He has to tell me that because I might not notice him fluffing the covers 20 times and stealing my pillow?

When he drops his nap, he'll start sleeping a bit later.  I'll stay warmer in the morning.  I'll get more sleep.  But I won't get to wake up laughing as I did this morning-  I couldn't figure out why my side was sore, or what was jabbing into my spine until I reached down and realized that my Little man had taken the time to pull on heavy snow boots Before getting into bed with me.

You know, just in case...


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Suburbanite Antics... In Lights

December 16, 2010 by Rieshy
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... Or Proof That Humor Can Survive Even In The Land Of Neighborhood Committees.

If you live across the street from this each Christmas...


Evidently this becomes irresistible...

 I didn't expect to laugh out loud on my way home from errand running.  
Life is good.


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Doing Slow

December 12, 2010 by Rieshy
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As I was "Power Dressing*" the Littles for church this morning I realized that Jack wasn't quite right.  I never thought I'd appreciate drool or annoyingly pitched crying.  But when his energy reserves are low it's a kind of early warning signal to S L O W D O W N.

Very Useful. 

Sooo... this morning he and I stayed home from church to rest and relax.  I nixed the movie watching ideas he had, so what to do?

I got caught up on laundry, got bread kneaded and rising for lunch, picked up the house.  Jack played with a police station garage on his bed.  Then he tried once again to convince me that he would feel better faster if he watched a movie.

And then, Jack taught me about photo both.  Yes.  My 4 year old showed me how to use photo both. 

I saw a series of photos and movies various children had made.  I was in the background of many.  Hmmm.  Note to self- that's what that beeping noise that sounds like a truck backing up is.  Must be more aware in the future. 

Perhaps some day I'll even be photographed while wearing makeup. 

Some day.

So, some people have Snow Days, we have Slow Days.  Even without movies they can be precious.



*Power Dressing:  Swooping through the house splashing coffee while dressed in a bathrobe after waking up late.  As you swoop you yank older teens by the ankles to wake them, while throwing cereal boxes and bowls on the table and commanding everyone to-  Eat and Get Dressed, Now!!!!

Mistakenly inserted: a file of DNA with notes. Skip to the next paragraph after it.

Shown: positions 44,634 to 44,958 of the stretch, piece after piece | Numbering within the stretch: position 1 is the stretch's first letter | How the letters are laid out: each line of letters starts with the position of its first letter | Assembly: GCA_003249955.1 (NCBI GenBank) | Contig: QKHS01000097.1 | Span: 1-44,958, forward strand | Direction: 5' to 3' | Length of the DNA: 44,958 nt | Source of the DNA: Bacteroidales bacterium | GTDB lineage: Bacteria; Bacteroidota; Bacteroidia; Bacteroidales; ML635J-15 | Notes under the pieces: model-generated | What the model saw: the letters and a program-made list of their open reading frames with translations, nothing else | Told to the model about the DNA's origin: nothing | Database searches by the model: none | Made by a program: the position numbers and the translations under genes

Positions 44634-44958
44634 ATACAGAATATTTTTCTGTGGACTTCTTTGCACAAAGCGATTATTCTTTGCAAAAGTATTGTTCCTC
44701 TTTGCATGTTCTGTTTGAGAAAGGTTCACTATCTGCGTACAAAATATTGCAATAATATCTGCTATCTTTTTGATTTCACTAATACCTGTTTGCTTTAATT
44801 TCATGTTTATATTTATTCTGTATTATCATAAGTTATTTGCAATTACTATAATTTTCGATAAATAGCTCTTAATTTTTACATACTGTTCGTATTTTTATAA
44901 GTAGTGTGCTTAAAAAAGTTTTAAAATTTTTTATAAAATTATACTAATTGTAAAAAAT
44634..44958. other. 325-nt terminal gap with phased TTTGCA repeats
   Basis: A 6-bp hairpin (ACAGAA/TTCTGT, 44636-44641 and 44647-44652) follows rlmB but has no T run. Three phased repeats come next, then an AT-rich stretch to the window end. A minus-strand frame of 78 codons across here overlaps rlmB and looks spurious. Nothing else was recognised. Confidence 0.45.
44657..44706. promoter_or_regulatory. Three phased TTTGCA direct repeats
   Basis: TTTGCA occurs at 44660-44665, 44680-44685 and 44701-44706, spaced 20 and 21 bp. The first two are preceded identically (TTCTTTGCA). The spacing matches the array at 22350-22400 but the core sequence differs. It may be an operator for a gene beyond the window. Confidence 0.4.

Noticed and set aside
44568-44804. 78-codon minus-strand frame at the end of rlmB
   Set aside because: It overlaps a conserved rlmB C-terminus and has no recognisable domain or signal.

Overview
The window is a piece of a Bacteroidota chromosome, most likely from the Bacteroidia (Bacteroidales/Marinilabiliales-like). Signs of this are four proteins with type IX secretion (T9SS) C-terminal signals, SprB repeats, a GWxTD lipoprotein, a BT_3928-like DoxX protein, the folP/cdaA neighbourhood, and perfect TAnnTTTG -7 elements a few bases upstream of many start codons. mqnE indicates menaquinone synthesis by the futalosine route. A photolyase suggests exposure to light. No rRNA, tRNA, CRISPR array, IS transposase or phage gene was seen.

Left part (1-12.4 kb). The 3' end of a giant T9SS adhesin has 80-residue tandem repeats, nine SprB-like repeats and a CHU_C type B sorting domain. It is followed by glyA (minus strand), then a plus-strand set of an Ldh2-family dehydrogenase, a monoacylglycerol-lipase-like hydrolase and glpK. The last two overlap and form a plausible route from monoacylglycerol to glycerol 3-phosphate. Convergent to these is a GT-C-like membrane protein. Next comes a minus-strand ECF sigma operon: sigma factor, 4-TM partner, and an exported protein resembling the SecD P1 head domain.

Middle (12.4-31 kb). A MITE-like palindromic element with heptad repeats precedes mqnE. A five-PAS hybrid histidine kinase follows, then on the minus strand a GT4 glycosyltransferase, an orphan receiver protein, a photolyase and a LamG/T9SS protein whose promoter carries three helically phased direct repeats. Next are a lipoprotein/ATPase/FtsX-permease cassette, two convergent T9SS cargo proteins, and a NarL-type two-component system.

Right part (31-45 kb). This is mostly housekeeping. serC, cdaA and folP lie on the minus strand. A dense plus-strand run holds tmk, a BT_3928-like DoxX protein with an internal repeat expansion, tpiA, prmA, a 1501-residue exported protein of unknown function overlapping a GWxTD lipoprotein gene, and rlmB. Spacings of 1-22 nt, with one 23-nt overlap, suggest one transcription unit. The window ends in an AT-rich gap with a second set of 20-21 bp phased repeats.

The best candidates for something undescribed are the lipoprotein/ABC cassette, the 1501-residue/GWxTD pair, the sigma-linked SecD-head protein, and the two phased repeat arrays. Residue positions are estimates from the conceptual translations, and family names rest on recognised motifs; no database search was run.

Of course the definition would be incomplete without adding that during Power Dressing someone has always lost either a shoe or a sock or has outgrown their pants.  Crying generally ensues while you self-flagellate for not laying everyone's clothes out the evening before. 

Supressed Excitement

December 10, 2010 by Rieshy
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Finally.  Finally.

My 11 yo daughter watched my last weaving project without saying much.  However, she watched me weave with more attention than usual, she asked a few questions.  She praised my finished project and fingered it with a far-off look in her eyes. 

I could barely contain myself, but I did.  Enticing a possible weaver is like trying to tame a stray dog.  No direct eye contact.  Maintain an illusion of disinterest.  Put out food.

I pulled out some gorgeous hand-spun blue yarn.  This daughter is a sucker for blue.

Disinterest, "Well, I have another project I want to start, but if you wanted to weave a scarf with this yarn it would be really soft.  But you can't tie-up my loom for long."

Happy Dance time.  Yesterday I helped her warp the loom and she got her scarf started.  She's doing a simple twill pattern.  Only 5 ends to the inch.  So far she's the natural I knew she would be.  Her edges are instinctively tidy and straight. 

It won't take her long to finish.

Will this turn into something she loves and pursues?  No idea. 

The Happy Dance is because I'm getting to share something I love, with a daughter I love.  I'm getting to see my daughter learn something out of the common way, something that could become a skill that enriches her life. 

At the very least the warping alone made her practice a bunch of math facts.

No down sides to weaving on the Girl Next Door's Feel Good Friday!


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Random Contrariness

December 8, 2010 by Rieshy
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Our college aged- commuting son is mostly a figment of my imagination. Especially during this ramp-up time leading to finals.   He leaves the house before most of the family is up and returns most days after most of the family is asleep.

I miss him.